I am no scholar and frankly admit that my long years of immersion in Eastern Philosophy were driven solely by an obsession to destroy my own darkness. In my teens, I dived into esoteric teachings in an attempt to understand my angst, and while much I learned took me a little further down the road to peace, it was a Buddhist Geshe I met in Manhattan many years ago who finally helped me sort out the confusion I felt about the nature of reality; it was through him that I came upon the luminous Indian scholar Nāgārjuna, considered second only to Gautama Siddhartha in the context of his critical contributions to eastern thought.
Nagarjuna’s life is a bit of a mystery to us moderns since surviving accounts of his life were written, in Chinese and Tibetan, centuries after his death. Most likely he was born into a Brahmin family in South India and later became a Buddhist. Some say he was an advisor to Yajna Sri Satakarni, a king of the Satavahana dynasty who ruled between 167 and 196 CE, which places him around 150–250 CE. Nagarjuna is considered the founder of the Madhyamaka School; due to his efforts, the concept of ‘emptiness’ (shunyata)—which he focused on in order to refute the metaphysics of some of his contemporaries—became the central ontological concept in Mahayana Buddhism.
This brilliant scholar/guru also developed the Doctrine of the Two Truths which claims there are two levels of truth: ultimate truth and conventional/relative or superficial truth. (Here’s a post I wrote on my own journey into this potent teaching: (https://miraprabhu.wordpress.com/2015/09/04/two-great-truths-absolute-and-relative-reality-real-and-unreal/). Nagarjuna explained the idea of relativity in clear and simple terms—shortness, for instance, exists only in relation to the idea of length; light exists on account of, and in relation, to darkness; ‘good’ exists due to our perception of ‘bad; and the element of space exists solely on account of form. In addition to his philosophical work, it is believed that Nagarjuna also made vital contributions to the ancient medical science of Ayurveda.
But what fascinated me most was Nagarjuna’s stress on what my guru referred to as ‘the Killer Time Gap.’ Now Eastern philosophy rests on the twin concepts of karma and reincarnation; since volumes have been written on these concepts, I will simply say here that karma is defined as the movement of the mind (thought) and what it produces in terms of speech and action; the consequences are inevitable and come later—whether a second later, lifetimes down the road, or anywhere in-between. According to Nagarjuna, it is this lethal time gap between our thought, speech and action (karma/doing) and the ensuing results of those actions that is responsible for all the suffering of humanity.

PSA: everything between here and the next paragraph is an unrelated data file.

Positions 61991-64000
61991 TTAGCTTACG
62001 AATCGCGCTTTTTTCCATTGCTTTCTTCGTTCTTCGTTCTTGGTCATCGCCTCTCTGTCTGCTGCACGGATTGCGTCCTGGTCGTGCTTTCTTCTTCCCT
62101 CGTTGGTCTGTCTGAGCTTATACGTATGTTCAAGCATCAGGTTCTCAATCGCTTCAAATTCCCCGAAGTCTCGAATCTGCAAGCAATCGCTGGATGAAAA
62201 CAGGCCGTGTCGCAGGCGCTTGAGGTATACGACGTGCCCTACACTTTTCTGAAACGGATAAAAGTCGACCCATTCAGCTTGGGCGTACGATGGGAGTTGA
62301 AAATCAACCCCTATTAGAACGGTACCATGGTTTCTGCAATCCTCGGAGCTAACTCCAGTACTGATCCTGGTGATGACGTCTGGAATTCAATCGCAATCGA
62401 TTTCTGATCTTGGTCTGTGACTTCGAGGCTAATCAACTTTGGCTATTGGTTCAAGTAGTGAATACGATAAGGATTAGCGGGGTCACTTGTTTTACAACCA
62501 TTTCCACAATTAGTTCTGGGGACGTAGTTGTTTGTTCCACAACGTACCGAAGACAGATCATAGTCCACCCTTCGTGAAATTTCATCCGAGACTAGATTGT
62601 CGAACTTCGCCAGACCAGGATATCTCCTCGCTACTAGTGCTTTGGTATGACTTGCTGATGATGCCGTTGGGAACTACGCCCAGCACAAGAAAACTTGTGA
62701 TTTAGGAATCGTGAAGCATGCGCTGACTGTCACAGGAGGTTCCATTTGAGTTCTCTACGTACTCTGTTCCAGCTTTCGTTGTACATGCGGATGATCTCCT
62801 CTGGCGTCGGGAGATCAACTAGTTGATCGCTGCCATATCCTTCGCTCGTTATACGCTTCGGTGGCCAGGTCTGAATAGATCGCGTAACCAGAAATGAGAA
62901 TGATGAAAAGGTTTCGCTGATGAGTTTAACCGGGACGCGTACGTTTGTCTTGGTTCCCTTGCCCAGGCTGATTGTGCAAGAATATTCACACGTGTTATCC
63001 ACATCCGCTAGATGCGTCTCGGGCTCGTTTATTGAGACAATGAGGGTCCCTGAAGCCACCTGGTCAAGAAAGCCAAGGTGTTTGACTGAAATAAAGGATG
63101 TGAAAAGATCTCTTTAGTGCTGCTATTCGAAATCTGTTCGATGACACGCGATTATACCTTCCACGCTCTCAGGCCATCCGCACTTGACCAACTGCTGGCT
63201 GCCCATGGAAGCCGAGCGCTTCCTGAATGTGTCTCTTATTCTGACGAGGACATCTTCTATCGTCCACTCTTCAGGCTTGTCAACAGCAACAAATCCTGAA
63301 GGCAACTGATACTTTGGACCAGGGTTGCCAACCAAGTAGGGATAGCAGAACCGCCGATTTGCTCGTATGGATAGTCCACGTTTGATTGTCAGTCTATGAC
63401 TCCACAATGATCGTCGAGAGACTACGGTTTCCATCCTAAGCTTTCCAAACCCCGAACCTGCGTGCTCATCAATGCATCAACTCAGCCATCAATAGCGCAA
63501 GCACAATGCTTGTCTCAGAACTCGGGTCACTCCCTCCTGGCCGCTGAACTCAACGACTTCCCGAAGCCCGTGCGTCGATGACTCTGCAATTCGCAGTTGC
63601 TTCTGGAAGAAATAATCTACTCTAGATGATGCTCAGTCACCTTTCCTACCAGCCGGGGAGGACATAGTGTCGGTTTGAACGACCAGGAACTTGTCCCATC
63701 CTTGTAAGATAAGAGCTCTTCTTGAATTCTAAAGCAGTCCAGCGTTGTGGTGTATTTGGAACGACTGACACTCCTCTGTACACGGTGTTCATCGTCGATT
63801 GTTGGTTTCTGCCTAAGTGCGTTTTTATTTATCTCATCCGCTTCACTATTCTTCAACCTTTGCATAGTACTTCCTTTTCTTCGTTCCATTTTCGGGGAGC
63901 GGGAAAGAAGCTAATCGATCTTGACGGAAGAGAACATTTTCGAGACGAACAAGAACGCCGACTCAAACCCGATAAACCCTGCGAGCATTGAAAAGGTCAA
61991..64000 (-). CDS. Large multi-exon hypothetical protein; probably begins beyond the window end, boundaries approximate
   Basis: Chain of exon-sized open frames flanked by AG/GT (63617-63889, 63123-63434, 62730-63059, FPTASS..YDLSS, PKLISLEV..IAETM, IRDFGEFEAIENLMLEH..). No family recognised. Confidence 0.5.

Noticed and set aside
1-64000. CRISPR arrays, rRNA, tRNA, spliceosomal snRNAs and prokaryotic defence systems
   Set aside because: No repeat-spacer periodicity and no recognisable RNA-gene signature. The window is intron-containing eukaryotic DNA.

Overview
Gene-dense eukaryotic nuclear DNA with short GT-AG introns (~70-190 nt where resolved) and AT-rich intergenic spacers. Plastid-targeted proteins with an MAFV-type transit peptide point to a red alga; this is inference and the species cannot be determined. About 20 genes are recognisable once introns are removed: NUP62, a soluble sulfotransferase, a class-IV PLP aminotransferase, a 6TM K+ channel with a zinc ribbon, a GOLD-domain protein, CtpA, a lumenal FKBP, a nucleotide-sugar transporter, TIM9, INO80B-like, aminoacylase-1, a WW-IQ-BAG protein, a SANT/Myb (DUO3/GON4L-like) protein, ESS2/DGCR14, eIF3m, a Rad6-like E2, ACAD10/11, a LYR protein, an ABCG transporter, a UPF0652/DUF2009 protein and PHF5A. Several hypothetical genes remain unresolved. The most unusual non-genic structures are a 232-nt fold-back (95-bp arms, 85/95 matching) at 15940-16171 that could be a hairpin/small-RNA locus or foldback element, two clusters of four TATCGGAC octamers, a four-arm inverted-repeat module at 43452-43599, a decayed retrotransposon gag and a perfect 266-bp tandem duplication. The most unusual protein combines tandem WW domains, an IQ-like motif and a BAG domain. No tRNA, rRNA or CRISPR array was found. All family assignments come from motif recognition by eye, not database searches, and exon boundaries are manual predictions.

Take the act of killing for instance: If, as I lowered my foot to crush a bug, my own ribs started to break, I’d likely be too terrified of my own well-being to ever kill again, right? Or if, just after I’d stolen ten bucks from you, someone stole a thousand out of my wallet, I might put the action and the consequence together (since they came so close on the heels of each other) and the fear of being punished so quickly and severely might urge me to never ever steal again, right?
Only a few of us are born virtuous; the rest of us are a mix of darkness and light and therefore prey to all the temptations of the world. And yet, unless we are criminally insane or prone to masochism, we would all be perfectly moral if there was no gap between our actions and the consequences of those actions.
Right now (I am writing this post in October 2016) the US Presidential Debate rages on and all sorts of filth relating to the actions of both major candidates is rising up in a tidal wave to hurt not just them, but their families, associates, their respective parties, and all those peripherally involved in this major drama. Now, had either of these two candidates known (at the time they did what they did) that their past sins would rise up to bite them in the butt—too too right in the thick of their fight for a powerful office—would they have blithely gone ahead and done what they did? I think not—it was that killer time gap that allowed both to believe they would ever have to pay the karmic piper—and how wrong they both were.
What we do about this time gap in our own lives? I can only speak for myself. First I forged for myself a strong foundation of reality (known as the “view). In doing so, I digested the meaning of karma so well that in time I became convinced that nothing but nothing goes unrecorded in the vast reservoir of consciousness. This perennial awareness of how reality works now makes me careful in how I think, speak and act; if I make mistakes, as I often do, then I am quick to make amends—to offer an apology or do whatever is necessary to compensate for the hurt or trouble I have caused—for it is said that an amend performed minus the ego is said to wipe out the original bad act. Gradually, as this wisdom seeps into our consciousness, we become organically beautiful people and our happiness and peace quotient rises into the heavens. The beauty of living in such a way is that the whole cosmos benefits.
Greetings from Arunachala, Shiva in the form of a hill of fire and light, who vows to destroys all that blocks us from the realization that we are in essence nothing but blazing light!